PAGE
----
EDITORIAL: Guesswork isn't good enough when it comes to the disparity between Harris' survey and reality

A front-page story on the results of the Harris/Impulse Research PR Client Survey appeared in this magazine's September 30 issue. The most compelling data from the study was a reported 21% increase in the average PR budget in 2002. That figure, and the implication behind it, was directly at odds with my own introductory editorial, where I cited the continuing contraction of budgets as an enduring source of problems for PR firms.

A front-page story on the results of the Harris/Impulse Research PR Client Survey appeared in this magazine's September 30 issue. The most compelling data from the study was a reported 21% increase in the average PR budget in 2002. That figure, and the implication behind it, was directly at odds with my own introductory editorial, where I cited the continuing contraction of budgets as an enduring source of problems for PR firms.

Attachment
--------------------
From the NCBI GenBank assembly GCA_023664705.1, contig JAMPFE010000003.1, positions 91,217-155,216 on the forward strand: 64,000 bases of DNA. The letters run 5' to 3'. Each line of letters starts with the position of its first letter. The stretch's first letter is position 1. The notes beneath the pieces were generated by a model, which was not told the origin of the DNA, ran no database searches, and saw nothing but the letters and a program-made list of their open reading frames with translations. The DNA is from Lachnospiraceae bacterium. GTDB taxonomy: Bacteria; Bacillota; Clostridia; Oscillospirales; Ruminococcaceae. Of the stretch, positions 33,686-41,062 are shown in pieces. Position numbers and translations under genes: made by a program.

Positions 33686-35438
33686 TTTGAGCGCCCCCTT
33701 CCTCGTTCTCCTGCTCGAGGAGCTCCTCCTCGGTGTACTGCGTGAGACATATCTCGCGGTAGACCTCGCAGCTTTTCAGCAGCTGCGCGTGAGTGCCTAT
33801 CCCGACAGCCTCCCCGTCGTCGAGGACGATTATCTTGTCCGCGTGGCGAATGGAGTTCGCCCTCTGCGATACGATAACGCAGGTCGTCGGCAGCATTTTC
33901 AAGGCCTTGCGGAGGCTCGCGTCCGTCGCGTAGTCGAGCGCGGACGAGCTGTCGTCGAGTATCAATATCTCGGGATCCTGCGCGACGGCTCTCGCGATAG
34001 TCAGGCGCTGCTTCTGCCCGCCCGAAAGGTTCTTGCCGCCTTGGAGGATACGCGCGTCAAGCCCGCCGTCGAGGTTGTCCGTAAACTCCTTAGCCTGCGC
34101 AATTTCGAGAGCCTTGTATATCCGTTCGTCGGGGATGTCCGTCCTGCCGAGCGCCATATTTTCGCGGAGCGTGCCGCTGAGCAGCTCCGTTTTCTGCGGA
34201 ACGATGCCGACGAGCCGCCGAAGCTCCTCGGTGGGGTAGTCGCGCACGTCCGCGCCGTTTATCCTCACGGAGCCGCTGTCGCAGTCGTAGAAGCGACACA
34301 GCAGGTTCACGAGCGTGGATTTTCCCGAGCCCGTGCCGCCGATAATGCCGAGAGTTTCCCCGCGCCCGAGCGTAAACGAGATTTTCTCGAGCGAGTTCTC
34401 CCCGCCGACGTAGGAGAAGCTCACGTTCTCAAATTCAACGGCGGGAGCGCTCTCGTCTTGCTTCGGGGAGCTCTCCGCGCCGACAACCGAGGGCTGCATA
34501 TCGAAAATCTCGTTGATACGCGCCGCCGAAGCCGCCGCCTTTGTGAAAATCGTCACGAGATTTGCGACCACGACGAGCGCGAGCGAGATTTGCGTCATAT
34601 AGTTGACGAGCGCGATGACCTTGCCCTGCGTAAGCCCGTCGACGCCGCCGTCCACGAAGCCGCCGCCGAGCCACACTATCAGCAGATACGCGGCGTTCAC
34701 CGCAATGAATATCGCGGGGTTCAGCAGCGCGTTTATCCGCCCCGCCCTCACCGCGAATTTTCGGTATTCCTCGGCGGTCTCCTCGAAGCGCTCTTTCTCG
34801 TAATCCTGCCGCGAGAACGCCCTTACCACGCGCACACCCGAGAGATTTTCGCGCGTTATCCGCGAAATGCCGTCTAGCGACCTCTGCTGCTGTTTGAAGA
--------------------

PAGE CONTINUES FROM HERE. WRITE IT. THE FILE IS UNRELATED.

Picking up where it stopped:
Stunned surprise was the general response to the Harris results, as few firms have seen the benefits of any budget increases. In fact, many have felt the strain of meeting maximum expectations at minimal cost. Kathy Cripps, president of the Council of Public Relations Firms, wrote in a letter to PRWeek that the figure was inconsistent with the organization's own surveys. Anecdotal evidence agrees with her. News of even more large-agency layoffs over the past two weeks only reinforces the sense of disconnect between the experiences of PR firms and their clients. PR leaders have advanced their theories as to why this disparity between agency and client perceptions exists. But there is no comfortable scenario that explains the inconsistency. Either companies are securing larger PR budgets but not using them externally, or a false optimism pushed budgets higher only temporarily - before they had time to filter down to the agencies. Corporations may be limiting the use of vendors like PR firms, but boosting their own operations internally. Guessing is not good enough. We need to do a better job of understanding this number, and why it contradicts the experiences of so many in the industry. Whatever the explanation, there is no excuse for not comprehending the reality behind the numbers and the corporate experience, either for those reporting on the PR business, or those working within it. Smith & Wesson shot itself in the foot An article in The Wall Street Journal last week detailed Smith & Wesson's retreat from its 2000 position to restrict marketing of its handguns, in exchange for an agreement with the Clinton administration that would settle a slew of lawsuits. The company, with its reputation severely wounded by the deal, experienced such a monumental drop in sales that the CEO was forced to resign and Tomkins PLC, the British parent company, sold it to an Arizona outfit. Once the Bush administration was voted in, the Clinton deal was dropped. According to the Journal, Robert Scott, the company's new president, is intent on restoring the company's reputation among its most important constituency: gun buyers. At the National Rifle Association's 2001 annual convention, Scott wore his patriotism on his sleeve, literally, with lapel buttons that identified Smith & Wesson as "American Made, American Owned." Reputation is now vital to Smith & Wesson's future. The company is still struggling, but showing signs of growing financial strength. The company's experience makes one wonder how it is that the gun lobby seems so impervious to the weight of public opinion, even while a sniper is terrorizing the Washington, DC suburbs. A self-inflicted wound should not be the only way to bring a company down, much less an industry that is widely reviled. -Julia Hood

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